Learning at school is a challenge for all children. Due to economic and social factors some children find school to be intimidating and discouraging, resulting in low attendance and high drop-out rates. In our Waterloo, Iowa school district African-American boys regularly score lower than Caucasian students on standardized tests, and two out of every three boys who enter high school fail to earn a diploma.
Some refer to this as an achievement gap or opportunity gap. The bottom line is that a low percentage of African-American students from our community are graduating from high school and entering college. One result is that too many end up in our criminal justice system. As a community we are faced with critical questions: will these young men – OUR young men -- end up in our schools or on the street? With they end up in college, or in jail?
The ‘promise’ of the Harbaugh-Williams Education Promise Fund is simple: if the 16 students involved graduate from high school in good standing and are accepted into a college or university, the Fund will pay for the first two years of their tuition. However, this effort doesn’t involve just dangling money for students to access at the end of high school. There is a plan, coordinated by dedicated volunteers.
A dedicated group of volunteer Board members currently coordinate a variety of activities to support Promise Fund students and motivate them toward high school graduation and acceptance into college. A sampling of these activities includes:
Individual Male Mentors. Most ‘Brothers of Knowledge for College’(BKC) students have had a male mentor since early elementary, and all students have access to a male mentor. These mentors meet multiple times each month with their students, and are invited to attend all Promise Fund activities.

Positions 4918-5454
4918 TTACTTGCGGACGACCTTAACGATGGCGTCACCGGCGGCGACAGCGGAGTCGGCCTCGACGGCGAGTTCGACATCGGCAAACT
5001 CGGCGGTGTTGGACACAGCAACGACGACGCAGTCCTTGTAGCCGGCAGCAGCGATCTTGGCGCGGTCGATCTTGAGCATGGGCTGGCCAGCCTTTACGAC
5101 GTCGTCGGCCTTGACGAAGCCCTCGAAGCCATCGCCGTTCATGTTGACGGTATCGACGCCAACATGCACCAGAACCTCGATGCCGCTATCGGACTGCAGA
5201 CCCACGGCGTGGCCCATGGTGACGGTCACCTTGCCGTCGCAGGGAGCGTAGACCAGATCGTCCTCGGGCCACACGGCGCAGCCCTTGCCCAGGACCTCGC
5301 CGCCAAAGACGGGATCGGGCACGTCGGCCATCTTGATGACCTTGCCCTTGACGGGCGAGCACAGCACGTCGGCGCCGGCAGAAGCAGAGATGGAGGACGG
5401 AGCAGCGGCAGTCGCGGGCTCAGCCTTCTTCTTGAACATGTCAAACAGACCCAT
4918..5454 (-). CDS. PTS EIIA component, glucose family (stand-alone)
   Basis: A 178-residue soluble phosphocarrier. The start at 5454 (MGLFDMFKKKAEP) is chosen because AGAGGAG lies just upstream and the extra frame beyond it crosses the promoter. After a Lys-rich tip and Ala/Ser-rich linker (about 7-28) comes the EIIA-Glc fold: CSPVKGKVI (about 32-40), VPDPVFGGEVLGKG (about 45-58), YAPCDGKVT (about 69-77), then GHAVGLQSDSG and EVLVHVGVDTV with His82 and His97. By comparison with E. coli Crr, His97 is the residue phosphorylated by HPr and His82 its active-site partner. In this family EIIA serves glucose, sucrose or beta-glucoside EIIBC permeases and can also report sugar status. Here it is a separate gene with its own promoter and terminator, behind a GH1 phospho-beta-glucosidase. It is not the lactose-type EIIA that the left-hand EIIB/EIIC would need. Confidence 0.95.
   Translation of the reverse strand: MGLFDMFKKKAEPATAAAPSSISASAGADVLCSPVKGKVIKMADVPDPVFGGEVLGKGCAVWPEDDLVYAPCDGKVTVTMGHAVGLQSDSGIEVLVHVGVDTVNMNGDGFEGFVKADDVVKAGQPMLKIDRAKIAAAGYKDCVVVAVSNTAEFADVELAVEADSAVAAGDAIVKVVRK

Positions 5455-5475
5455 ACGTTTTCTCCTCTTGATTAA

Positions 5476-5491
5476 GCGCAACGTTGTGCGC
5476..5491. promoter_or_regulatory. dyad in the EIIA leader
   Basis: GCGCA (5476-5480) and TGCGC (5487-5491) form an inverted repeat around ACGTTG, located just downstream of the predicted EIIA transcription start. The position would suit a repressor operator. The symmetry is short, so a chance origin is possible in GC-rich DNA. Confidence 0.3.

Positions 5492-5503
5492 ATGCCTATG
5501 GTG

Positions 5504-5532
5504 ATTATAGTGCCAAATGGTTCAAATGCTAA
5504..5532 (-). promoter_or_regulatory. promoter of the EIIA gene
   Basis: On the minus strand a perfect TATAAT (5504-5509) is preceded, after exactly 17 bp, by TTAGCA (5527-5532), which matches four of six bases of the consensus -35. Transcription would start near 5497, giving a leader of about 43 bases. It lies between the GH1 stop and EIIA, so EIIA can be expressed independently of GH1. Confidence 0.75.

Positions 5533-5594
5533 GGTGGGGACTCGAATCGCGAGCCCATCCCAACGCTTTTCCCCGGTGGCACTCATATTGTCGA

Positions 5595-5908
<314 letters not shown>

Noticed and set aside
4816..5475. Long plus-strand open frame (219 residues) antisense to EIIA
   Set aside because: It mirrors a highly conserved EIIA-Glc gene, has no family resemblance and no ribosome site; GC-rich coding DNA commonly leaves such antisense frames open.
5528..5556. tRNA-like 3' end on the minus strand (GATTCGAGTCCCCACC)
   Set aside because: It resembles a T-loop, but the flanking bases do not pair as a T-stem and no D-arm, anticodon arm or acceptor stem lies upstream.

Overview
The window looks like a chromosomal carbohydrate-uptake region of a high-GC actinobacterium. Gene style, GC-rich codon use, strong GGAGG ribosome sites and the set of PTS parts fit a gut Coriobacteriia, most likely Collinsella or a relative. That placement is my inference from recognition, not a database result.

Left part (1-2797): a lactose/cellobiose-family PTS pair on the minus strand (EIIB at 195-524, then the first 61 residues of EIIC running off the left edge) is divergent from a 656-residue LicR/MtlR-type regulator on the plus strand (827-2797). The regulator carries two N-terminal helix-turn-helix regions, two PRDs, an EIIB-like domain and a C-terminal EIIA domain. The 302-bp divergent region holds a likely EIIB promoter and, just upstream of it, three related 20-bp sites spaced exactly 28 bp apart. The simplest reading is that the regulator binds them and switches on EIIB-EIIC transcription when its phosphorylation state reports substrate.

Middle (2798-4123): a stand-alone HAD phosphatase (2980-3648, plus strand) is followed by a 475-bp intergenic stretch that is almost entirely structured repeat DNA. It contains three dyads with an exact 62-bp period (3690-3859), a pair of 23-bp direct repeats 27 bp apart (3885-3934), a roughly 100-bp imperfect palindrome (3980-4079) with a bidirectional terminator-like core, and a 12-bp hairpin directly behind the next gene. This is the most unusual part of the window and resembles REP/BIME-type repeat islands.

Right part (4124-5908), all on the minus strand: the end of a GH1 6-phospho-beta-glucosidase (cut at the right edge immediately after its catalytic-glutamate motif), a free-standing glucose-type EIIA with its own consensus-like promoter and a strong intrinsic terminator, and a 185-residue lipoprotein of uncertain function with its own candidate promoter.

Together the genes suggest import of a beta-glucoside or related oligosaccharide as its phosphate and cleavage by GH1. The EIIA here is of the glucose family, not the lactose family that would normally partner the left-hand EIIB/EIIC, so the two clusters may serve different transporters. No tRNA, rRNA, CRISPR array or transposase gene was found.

Weekly Group Sessions. Since 2011, BKC students have been meeting weekly after school with two minority male counselors. This time is used to build group unity, and explore issues of identity and society. Leaders focus on development of responsibility, individual and group accountability, and impulse control.
Visits to College Campuses. Each spring BKC students spend a day touring a university or college campus and meeting with minority leaders and/or staff. Thusfar students have visited the University of Northern Iowa, the University of Iowa, Iowa State University, Wartburg College, and Drake University.
Regular Parent Nights. Once each semester BKC parents and siblings are required to attend a Parent Night, where a meal is served and an educational program is presented. These evenings usually involve frank and open discussions about age-appropriate topics. During middle school years topics have ranged from sex education to resisting gang membership, to preparing for the transition to high school.
Sweat Equity. Parents and guardians have helped raise money for ongoing Fund expenses through bottle deposit collection, and students will be expected to hold fundraisers for the Fund when they are in high school.
Group Mentoring Activities. Students have already been exposed to unique activities such as an environmental exploration day at a county park, watching and discussing the movie ‘Tuskegee Airmen’, and attending a hockey game. Future plans include building relationships with the Black Student Union at the local university.
Preparation for College. During high school years BKC students will be guided through the college testing and application process by experienced volunteers and professionals.